Last week, MRS hosted a unique event that, for me, was one of the best market research events I’ve attended during my admittedly short time working in marketing for the research industry. This may be biased as I do consider myself a travel guru (or maybe just rather obsessed), but either way the event was very well done.
With more than 200 destination management organisations in England alone, the UK is highly dependent on tourism. One in 11 jobs are linked to this sector and £85 billion was spent on tourism in England alone last year- 75 percent of that was from GB residents. With these stats, it’s easy to see why market researchers are well needed in this sector.
However despite this easily identified need I was very surprised to hear this particular MRS event hadn’t taken place for about 25 years. Hint, hint, MRS!
The majority of the day consisted of engaging presentations showcasing case studies from travel, tourism and hospitality clients alongside their partnered research company.
We started with Sharon Orrell from VisitEngland and Jim Eccleston from TNS introducing us to the complexity of this sector and how English tourism markets have changed, requiring new and different measures through developing survey techniques. Next, popular travel myths were busted by Lesley Dusart from Exterion Media and Helen Rose from the7Stars, where the findings from a survey of 11,000 Brits revealed the main reason we take a holiday is to ‘escape everyday life.’ However, it’s important to note that this doesn’t mean we’re escaping technology – a striking 70 percent of Brits admitted to checking messages and updating social while on holiday, making WIFI a key player in holiday decision making.
A few key themes emerged throughout the day. Overall, there was a lot of discussion over the customer experience journey – which makes sense given the sector. BA and eDigitalResearch told the story of their launch of Pulse, which used research to pinpoint key moments in the customer experience journey by sending real-time surveys to customers. Pulse allows BA to understand what really matters in building loyalty and satisfaction – and then focus in on strategy around these moments to fix any hiccups immediately. BA’s Debra Walmsley noted “satisfaction scores are often higher when a problem is addressed quickly, than if there was no problem at all.”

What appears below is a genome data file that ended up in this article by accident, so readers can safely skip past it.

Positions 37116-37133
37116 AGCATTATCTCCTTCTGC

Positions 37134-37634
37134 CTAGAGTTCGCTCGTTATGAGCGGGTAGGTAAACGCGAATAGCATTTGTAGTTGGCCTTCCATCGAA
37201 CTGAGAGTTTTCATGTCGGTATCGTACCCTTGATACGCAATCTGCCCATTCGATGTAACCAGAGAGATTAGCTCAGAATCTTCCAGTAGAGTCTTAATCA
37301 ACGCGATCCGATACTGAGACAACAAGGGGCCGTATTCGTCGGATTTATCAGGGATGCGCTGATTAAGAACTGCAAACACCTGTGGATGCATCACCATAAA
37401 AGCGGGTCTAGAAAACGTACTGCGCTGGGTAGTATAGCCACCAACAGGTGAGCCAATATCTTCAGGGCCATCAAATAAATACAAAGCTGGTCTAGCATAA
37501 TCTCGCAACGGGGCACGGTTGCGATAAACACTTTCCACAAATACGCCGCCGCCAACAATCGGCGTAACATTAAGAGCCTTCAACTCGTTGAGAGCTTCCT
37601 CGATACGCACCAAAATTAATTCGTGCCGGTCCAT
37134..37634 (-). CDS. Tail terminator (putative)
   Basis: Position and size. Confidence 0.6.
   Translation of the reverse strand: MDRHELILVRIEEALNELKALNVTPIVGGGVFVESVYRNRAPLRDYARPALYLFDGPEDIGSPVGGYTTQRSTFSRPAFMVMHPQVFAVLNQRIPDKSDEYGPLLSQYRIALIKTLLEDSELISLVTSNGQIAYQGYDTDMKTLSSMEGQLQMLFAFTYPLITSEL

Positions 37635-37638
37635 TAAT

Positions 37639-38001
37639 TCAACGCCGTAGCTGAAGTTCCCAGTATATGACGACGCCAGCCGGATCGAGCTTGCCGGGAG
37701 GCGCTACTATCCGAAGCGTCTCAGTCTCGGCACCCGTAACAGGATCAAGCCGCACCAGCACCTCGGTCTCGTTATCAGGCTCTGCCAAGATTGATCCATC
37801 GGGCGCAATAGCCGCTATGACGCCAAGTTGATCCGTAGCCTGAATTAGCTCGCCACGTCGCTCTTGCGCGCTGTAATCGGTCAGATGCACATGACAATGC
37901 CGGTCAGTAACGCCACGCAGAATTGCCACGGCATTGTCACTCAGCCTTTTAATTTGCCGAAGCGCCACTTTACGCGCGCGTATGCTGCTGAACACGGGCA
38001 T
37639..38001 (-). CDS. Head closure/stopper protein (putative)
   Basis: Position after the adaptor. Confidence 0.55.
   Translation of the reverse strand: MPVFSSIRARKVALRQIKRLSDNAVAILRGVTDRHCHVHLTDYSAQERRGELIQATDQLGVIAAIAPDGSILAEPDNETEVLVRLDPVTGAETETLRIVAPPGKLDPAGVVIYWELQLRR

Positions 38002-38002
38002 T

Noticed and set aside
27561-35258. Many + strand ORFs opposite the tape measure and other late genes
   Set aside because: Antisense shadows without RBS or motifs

Through all of the survey talk, one of the most memorable conversations revolved around the importance of what you do with the survey after it is completed. If a survey is not fully embedded internally, it is pointless. “Make it a way of working, not a survey.” BA places the voice of the customer at the heart of the business and gives its employees a 360 degree view of the consumer, which is presented in a leadership meeting every month.
Samantha Horsman from The Wellcome Collection and Caroline Bates from Opinion Leader also specified the importance of including staff in the customer journey: “Train your staff to be ethnographers” and involve front line staff to improve the visitor experience.
In the end, a key theme that emerged was a simple word – agility – meaning it’s vital to gather customer feedback, but also just as important to respond to it as soon as possible. Samantha Horsman of Wellcome Collection described agility as starting with an end goal, but also bracing for the unexpected by preparing to be agile in the middle.
Personally, I really enjoyed the presentations at the end of the day where we moved to talking about the branding of destinations. Nick Cooper, head of insights & analytics EMEA at Landor, made it clear that destinations need to create a sense of belonging so that there is a human relationship. “It’s mine and I know how to experience it.”
But most importantly, the best of all takeaways came from InSites Consulting and TUI UK, “When your eyes are only looking at the organisation, your a**e is facing the customer.”
The travel, tourism and hospitality sector is certainly one for market researchers. Clients WANT to tell us about their experiences – they put it all in TripAdvisor. Our challenge is helping them to tell us. That, market researchers, is where you come in.